I wander thro' each charter'd street,
Near where the charter'd Thames does flow.
And mark in every face I meet
Marks of weakness, marks of woe.
In every cry of every Man,
In every Infants cry of fear,
In every voice: in every ban,
The mind-forg'd manacles I hear
How the Chimney-sweepers cry
Every blackning Church appalls,
And the hapless Soldiers sigh
Runs in blood down Palace walls
But most thro' midnight streets I hear
How the youthful Harlots curse
Blasts the new-born Infants tear
And blights with plagues the Marriage hearse
There is a great deal of imagery in "London," but it is of a very unusual kind. The images are best described as "surrealistic." They call to mind the paintings of Salvador Dali, especially the blood running down Palace walls. Blake makes the London of his day seem like a hell on earth. Another painter they call to mind is Hieronymus Bosch. Blake was a painter himself, and he produced fantastic works drawn from an imagination akin to that of Edgar Allan Poe and Charles Baudelaire. Yet another artist who comes to mind is William Hogarth, a contemporary of Blake, best known for his etchings and engravings depicting life among the lower classes in London in the 18th century.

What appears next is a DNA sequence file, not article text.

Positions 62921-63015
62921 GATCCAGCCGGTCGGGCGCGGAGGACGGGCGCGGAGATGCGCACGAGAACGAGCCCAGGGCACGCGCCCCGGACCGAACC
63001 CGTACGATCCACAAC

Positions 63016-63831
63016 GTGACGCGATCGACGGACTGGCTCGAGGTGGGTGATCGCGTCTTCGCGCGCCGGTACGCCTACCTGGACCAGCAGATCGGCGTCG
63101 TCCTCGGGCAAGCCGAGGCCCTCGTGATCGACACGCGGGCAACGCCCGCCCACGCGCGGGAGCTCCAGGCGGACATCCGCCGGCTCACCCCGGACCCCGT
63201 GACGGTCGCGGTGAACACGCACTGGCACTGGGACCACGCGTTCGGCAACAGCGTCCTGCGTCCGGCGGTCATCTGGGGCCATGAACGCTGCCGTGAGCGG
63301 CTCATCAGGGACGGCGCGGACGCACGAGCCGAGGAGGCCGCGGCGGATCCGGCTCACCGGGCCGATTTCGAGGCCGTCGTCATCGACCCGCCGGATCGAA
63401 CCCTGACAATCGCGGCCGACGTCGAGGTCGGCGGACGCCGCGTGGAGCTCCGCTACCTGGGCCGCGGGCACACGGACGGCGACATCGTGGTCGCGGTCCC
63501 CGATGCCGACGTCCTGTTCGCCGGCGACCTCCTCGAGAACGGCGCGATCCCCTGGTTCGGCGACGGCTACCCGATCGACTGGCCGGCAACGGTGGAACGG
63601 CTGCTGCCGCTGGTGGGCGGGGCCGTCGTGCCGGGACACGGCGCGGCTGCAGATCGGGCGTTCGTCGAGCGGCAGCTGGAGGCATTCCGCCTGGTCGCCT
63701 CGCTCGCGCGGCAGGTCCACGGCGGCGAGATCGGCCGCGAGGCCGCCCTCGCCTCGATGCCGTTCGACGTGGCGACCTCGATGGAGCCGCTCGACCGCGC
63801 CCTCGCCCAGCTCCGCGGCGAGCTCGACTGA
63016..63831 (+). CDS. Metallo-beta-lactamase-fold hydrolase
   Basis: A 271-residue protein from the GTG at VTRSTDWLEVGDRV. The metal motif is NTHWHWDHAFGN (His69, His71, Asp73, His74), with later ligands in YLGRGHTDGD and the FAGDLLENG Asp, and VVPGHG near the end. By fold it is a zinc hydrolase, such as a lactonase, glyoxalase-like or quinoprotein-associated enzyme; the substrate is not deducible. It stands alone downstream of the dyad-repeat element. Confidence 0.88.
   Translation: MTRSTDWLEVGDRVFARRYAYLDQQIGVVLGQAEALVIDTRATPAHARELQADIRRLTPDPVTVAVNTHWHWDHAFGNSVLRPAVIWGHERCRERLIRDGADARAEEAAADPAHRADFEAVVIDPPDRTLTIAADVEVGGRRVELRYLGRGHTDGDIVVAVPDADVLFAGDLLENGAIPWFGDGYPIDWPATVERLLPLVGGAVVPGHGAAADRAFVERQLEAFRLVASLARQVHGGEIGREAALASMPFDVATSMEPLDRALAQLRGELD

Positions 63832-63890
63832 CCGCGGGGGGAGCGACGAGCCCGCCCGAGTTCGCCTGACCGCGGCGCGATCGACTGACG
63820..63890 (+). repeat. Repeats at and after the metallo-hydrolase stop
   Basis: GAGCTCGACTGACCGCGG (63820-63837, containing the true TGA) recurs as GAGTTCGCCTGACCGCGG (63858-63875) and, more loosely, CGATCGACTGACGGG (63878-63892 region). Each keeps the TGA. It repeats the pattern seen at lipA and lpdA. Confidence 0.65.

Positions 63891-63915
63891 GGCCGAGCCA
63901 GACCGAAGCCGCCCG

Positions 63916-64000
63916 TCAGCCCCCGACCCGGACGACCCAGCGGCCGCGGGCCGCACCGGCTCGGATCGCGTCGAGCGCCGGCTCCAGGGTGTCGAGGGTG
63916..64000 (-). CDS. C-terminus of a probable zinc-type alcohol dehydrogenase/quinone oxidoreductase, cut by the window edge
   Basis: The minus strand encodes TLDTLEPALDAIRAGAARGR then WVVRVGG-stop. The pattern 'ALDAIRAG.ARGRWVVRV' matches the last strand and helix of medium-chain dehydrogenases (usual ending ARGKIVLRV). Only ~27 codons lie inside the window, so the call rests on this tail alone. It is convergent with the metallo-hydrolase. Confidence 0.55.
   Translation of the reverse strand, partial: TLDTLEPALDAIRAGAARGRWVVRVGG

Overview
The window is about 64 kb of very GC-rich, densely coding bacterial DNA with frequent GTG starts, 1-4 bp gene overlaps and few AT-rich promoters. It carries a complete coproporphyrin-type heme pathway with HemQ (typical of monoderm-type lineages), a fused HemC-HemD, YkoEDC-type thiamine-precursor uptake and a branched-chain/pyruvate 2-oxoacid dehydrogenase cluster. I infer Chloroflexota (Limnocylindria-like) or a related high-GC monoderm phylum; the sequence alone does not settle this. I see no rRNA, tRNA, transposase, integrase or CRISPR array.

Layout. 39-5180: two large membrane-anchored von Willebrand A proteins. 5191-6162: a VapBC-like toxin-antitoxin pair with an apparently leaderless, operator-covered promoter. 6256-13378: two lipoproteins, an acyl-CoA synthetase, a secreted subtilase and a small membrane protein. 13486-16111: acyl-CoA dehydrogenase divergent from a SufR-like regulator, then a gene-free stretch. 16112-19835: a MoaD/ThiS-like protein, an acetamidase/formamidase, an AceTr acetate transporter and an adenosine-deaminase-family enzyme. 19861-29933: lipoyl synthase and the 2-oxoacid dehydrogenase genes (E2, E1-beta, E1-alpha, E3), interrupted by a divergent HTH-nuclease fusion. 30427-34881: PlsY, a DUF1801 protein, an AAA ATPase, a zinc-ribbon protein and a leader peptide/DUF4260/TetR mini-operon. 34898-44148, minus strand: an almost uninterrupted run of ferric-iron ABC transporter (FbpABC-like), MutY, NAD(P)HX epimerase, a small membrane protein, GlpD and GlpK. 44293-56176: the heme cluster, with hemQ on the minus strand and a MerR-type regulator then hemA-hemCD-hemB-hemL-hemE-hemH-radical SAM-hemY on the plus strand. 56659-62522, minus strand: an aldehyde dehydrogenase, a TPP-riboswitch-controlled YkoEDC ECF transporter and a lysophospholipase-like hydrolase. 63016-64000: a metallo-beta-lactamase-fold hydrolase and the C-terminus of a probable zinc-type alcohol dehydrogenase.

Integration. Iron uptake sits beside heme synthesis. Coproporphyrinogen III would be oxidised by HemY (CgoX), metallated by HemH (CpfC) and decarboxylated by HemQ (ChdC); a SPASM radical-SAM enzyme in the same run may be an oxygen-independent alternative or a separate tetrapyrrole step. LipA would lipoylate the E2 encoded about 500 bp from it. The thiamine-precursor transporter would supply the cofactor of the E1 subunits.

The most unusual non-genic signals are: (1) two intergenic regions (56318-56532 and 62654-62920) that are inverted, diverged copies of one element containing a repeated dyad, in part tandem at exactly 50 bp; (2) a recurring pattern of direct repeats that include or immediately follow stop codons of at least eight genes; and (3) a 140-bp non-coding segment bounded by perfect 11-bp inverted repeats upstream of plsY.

Some of the images in the poem are the following:
"Marks of weakness, marks of woe." Perhaps only Blake could perceive these marks in every single face he saw in a crowded metropolis like London. We can still see such marks in some people's faces in any big American city, but not in every face.
"The mind-forged manacles I hear." He could see the manacles in people's voices. He sees what he hears. That is, his auditory sense is somehow connected to his visual sense. It was the French philosopher Jean-Jacques Rousseau, one of the writers who helped inspire the French Revolution, who wrote the famous words, "Man is born free, but everywhere he is in chains." How does everyone come to wear chains? It must be because they are captives of their own minds.
"How the Chimney-sweepers cry / Every blackning Church appalls." Here again what he hears becomes something he sees. What he sees is all the churches, which are getting increasingly blacker from the soot produced by coal smoke of homes and factories, looking frightened, appalled, backing away in horror from the spectacle of the little children who earn their livings by climbing in and out of dirty chimneys, getting blacker and blacker themselves, and dying at an early age of lung disease. The blackening churches seem like living beings. Their windows are like wide-open eyes staring in horror at the scene Blake is painting with words. These churches are ineffectual in changing the miserable lives of the Londoners, who are addicted to beer and gin as anesthetics and soporifics.
"How the youthful Harlots curse / Blasts the newborn Infants tear / And blights with plagues the marriage Hearse." And again the real curses he hears make him see the infant's tears already contaminated with syphilis germs and the bride and groom going off to make more infants who will likewise be infected because the groom has been consorting with diseased young prostitutes and will pass his disease on to his wife and her babies.